The Reality of the Fiat Monetary System

Something I have noticed since being at university and being trusted with money that isn't really mine (read overdraft) is how the numbers on my banking app don't seem very real at all. Sure when I buy something the balance goes down and when I put an hour in at work the number increases but there is a loss of tangibility that can make this seem less scary. As it turns out, this perception isn't entirely misguided.
In 1931, Britain abandoned something called the gold standard. The gold standard was a system where the currency used in a country was based upon fixed quantities of gold. So technically your bit of currency was transferable for some decided weight in gold. This meant that the value of currency was evident (because everyone knows gold is precious and expensive). Britain was not alone in its move away from this system, with most other countries abandoning this standard in the 20th century. Certainly the Great Depression was not conducive to banks sustaining their gold reserves under this system. What then replaced this system of monetary organisation? If you have read the title of this article you can probably make the (correct) educated guess that the fiat monetary system is what now defines our money. The difference between the gold standard and fiat money is that fiat money holds no intrinsic value and instead has simply been declared to have value and exist as legal tender by the government. A number of benefits are often cited in regards to this shift in monetary valuation however the debate continues today.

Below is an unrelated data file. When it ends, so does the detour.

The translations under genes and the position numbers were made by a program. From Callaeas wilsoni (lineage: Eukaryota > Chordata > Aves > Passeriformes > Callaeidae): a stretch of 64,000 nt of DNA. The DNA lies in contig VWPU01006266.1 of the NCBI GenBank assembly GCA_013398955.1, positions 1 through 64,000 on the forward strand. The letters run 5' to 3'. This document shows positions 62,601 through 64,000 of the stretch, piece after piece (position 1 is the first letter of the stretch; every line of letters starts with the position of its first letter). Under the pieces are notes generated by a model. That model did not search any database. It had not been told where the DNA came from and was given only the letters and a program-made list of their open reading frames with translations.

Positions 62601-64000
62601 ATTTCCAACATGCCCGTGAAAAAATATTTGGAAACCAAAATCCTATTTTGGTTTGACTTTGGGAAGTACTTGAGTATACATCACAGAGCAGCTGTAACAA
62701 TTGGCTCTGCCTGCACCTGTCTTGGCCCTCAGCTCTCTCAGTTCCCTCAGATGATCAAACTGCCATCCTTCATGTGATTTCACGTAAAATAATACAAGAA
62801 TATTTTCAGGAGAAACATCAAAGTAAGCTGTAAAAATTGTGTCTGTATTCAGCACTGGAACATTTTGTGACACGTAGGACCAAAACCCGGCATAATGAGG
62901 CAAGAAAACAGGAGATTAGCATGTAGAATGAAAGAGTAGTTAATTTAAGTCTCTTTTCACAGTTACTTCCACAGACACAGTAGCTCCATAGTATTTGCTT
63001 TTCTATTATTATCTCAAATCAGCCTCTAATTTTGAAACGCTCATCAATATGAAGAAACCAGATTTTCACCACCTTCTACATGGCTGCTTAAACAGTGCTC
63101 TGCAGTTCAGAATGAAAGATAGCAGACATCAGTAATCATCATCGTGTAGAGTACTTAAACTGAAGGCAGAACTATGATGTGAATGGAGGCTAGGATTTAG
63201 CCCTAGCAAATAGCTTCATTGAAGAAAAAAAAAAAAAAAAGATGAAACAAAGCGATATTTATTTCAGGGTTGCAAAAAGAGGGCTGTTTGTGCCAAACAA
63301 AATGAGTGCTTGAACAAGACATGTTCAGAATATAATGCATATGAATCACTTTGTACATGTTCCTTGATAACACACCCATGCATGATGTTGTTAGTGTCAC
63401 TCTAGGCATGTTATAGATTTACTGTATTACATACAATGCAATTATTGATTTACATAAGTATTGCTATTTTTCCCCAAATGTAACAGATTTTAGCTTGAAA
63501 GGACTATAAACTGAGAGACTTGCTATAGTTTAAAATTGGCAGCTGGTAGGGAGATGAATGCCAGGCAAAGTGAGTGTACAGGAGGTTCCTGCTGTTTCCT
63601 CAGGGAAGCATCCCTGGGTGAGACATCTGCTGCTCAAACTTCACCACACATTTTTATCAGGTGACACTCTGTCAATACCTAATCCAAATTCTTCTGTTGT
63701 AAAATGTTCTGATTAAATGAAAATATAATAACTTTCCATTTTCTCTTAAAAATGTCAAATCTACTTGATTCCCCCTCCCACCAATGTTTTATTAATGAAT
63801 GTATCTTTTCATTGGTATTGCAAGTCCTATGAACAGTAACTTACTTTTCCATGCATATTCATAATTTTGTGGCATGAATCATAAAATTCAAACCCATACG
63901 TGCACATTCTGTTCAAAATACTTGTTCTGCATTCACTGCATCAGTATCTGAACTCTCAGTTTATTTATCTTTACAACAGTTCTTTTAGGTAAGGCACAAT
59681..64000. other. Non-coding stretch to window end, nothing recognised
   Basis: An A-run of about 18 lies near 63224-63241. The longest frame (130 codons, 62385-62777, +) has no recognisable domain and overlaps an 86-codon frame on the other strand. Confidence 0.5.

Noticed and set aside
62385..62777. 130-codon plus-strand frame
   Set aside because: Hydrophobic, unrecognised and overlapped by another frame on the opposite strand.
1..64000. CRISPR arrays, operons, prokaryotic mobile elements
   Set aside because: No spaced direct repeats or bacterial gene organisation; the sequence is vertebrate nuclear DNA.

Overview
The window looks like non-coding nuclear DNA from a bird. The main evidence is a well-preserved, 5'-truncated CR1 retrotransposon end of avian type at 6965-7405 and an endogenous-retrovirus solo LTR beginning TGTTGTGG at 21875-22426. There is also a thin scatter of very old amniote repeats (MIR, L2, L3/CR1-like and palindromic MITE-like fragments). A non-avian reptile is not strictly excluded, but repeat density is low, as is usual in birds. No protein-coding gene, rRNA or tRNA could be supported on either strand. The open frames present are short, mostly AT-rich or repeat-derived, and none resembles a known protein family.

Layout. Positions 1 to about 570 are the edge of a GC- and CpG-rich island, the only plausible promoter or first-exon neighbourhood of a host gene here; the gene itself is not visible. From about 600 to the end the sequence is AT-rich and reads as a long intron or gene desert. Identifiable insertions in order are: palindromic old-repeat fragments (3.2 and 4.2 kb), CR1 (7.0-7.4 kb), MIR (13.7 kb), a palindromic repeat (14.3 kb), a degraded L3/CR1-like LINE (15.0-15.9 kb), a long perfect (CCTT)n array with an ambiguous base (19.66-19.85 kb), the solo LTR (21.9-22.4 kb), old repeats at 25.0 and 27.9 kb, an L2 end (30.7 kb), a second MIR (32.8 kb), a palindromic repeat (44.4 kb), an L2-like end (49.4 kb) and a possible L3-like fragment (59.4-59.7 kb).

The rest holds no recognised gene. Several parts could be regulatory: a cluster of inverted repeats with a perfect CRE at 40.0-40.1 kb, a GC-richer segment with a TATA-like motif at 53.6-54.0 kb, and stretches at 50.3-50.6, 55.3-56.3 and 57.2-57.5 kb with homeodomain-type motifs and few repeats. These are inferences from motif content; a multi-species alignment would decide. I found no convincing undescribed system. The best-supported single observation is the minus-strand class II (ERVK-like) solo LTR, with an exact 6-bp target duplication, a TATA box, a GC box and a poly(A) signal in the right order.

Regardless, what I think is the most interesting quality of the fiat monetary system is its reliance upon perception. If people begin to doubt that fiat currency has any value, a fiat currency collapse can be instigated and in fact this life cycle of fiat money has occurred throughout the history of its use. Let's consider a potential trajectory of fiat money:

The government replaces commodity backed currency such as the gold standard with instrinsically valueless currency.

With no need for currency to be backed by any commodity or tangible measure of value, government has the capacity to just print more money. However, this can lead to inflation, meaning that you need a greater quantity of the currency for the same product (prices increase because the currency is holding less value). This means that the purchasing power of said fiat currency is reduced; you get less stuff for your £££.
If inflation becomes too extreme and the purchasing power of the fiat currency declines drastically, the population may begin to lose faith in the currency. When people no longer believe fiat money holds any value, the currency becomes worthless.

So in conclusion, perception is a powerful part of economics and economic institutions are by no means perfectly strong. But just because fiat money technically doesn't have any value, don't let that justify your urge for a student loan day splurge, you may still regret that...

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